Certainty of Ends

Derek Morgan pondered the twist of crappy fate that led him to be the suspect in a child’s murder. Didn’t they understand? He wouldn’t do something like that. He couldn’t do something like that.

Gordinsky was a piece of crap police officer who did the least amount of police work to make the most of his position. He couldn’t care less who killed those boys. Probably didn’t care until Morgan had showed up, convenient as hell, and provided the asshole with a suspect and scapegoat.

But even Gordinsky wasn’t his major problem. Yeah, he maybe an asshole and needed to be fired from the job but he was working on finding a killer. Too bad his focus had been on Derek all along. Hotch was going to be a hell of a lot harder to convince not to go digging. He knew it was going to come up but every man had his secrets, even Hotch kept his. Why can’t a man have secrets?

His mother must be worried. He hated ruining her birthday. Even if she did want lots of grandbabies. She couldn’t know either. She found out she would be ashamed to have him as a son. She wouldn’t want to lay eyes on him ever again. He wouldn’t. No one should have to see that part of him. Keep it private, keep it hidden and everything would be alright. No one would be hurt.

The shame, the memories came flooding back. This could not get out. No one could know. Why the hell had Gordinsky shown up then? Why the hell had he focused on him as a kid? So he screwed up. Every kid screwed up. But him, his screw up was . . . Not going there. Not now, not ever. It was in the past. Nothing he could do anything about now.

Dammit, Gideon. Why the hell? Secrets, can’t a man have secrets. Privacy. You don’t need to know. You can’t know. You find out and it’s the damn end of the world. I don’t care what you say. You would never see me the same, treating me with kid gloves as if I would break, and boxer gloves because you would go overboard and keep that damn profile in your head. You’d see me through victim colored glasses and I don’t need that man. I am not a victim. I’m an agent man.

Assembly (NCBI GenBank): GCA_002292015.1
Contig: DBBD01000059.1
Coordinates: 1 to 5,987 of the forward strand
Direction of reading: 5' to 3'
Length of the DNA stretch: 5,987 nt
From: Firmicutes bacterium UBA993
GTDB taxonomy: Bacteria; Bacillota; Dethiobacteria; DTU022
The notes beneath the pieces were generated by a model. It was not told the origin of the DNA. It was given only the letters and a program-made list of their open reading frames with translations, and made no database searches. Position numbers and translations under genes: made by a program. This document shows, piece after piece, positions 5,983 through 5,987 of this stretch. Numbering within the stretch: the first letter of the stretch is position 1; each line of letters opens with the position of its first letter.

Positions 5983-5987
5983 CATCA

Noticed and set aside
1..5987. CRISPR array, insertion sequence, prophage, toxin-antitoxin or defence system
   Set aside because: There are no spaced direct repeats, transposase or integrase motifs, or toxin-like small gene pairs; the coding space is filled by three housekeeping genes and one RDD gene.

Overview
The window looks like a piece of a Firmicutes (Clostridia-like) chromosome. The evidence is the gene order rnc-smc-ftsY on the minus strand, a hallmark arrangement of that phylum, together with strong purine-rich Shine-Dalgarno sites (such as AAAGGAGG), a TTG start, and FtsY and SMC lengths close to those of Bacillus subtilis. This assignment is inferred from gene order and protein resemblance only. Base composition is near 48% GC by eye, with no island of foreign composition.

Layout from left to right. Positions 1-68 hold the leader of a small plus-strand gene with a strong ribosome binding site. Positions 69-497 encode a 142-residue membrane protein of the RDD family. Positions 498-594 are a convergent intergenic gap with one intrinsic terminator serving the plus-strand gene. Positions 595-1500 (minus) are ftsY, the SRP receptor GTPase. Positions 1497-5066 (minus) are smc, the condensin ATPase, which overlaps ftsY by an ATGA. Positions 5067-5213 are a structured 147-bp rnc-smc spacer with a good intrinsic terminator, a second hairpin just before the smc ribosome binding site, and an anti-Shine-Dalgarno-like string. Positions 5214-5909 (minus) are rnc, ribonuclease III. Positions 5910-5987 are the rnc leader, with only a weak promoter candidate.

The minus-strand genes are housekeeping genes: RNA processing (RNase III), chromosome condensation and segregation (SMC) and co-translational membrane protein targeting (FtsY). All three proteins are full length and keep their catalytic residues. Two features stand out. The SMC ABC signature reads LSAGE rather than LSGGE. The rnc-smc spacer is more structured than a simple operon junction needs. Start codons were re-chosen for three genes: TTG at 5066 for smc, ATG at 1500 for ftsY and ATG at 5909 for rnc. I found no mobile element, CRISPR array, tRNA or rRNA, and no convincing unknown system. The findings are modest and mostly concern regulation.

You find out and it’s the end. I know for a fact that it would be the end. Then Buford would win. Keep on winning.

It’s not just the shame though. It’s the nothingness that presses, that engulfs my insides as if it were a giant wave crashing over me, suffocating me. Hotch and Gideon would never see me again. Never see the man that I am. Not the victim. I am not that kid anymore. Can’t be that kid anymore. That kid was lost. And a good man, a good man took him under his wing and was like a father to him. My own father gone, what was I to do.

He was a good man. Fishing trips, playing football. Things fathers and sons did. And things fathers and sons didn’t do. Things no man should do to a child. Not a father to a son. That wasn’t a father. He wasn’t a father. No way was he a father. The shame. The disappointment. I wanted him to be proud of me, to love me. Fathers love their sons. He said he loved me. He lied to me. The bastard lied to me. He didn’t love. I didn’t know it then but he didn’t love me. He used me. Told me he was proud of me when I did what he wanted but while he didn’t come out and say it, he was disappointed when I didn’t listen. When I failed. When I failed him. Disappointing him was something I never wanted to do. I could toss a ball but I couldn’t toss him. He had a damn good offense and used it. He knew that I wouldn’t understand what he was doing. Only the disappointment and lack of pride. I wanted to be somebody in his eyes. And I was. But not the somebody I was. Not the somebody I needed to be. Not the real somebody that lay down deep and he hurt.

He hurt me. He hurt me. Why? Why did he hurt me? What did I do wrong? I did everything to make him happy, to make him proud. He said he wasn’t disappointed. He lied. He was disappointed. He hurt me. He touched all the deep parts of me and hurt me with his poisonous touch and said he was proud of me. And I believed him. I believed him. He lied and I believed him. He hurt me. He used me. I wasn’t important to him. I was just a body, to mold, to touch, to destroy, to cause pain. I was nothing. No one. I wasn’t a son. I was a body. Hell, I wasn’t even that.

He hurt me. He. Hurt. Me. Derek Morgan. Fifteen-year-old kid. Quarterback. To him, satisfaction of his perverted fantasies.

Said no? I was just a kid. A kid. In awe of a man who treated me like a son and acted like he was my father. Was my father. But he wasn’t a father. Never was a father. Just a wolf in sheep’s clothing, preying on kids, boys who didn’t understand.

But I’m not a boy anymore. I’m a man. He can’t hurt me any more. But he made me who I am today. And that hurts all the more. The man who destroyed me, created me.

Hotch, Gideon, don’t look at me. I don’t want to see the shame in your eyes. You shouldn’t see this deep into me. This isn’t who I am. I am not the victim. I’m not the boy who once was. You see that deep, you don’t want me on the team anymore. Can’t be on the team. Not this broken boy. Not this man who isn’t a man who’s been playing at being a man to hide the lost, broken boy.

Don’t look in their eyes. Don’t want to see. Don’t want to see the shame and pity and disappointment and disgust.

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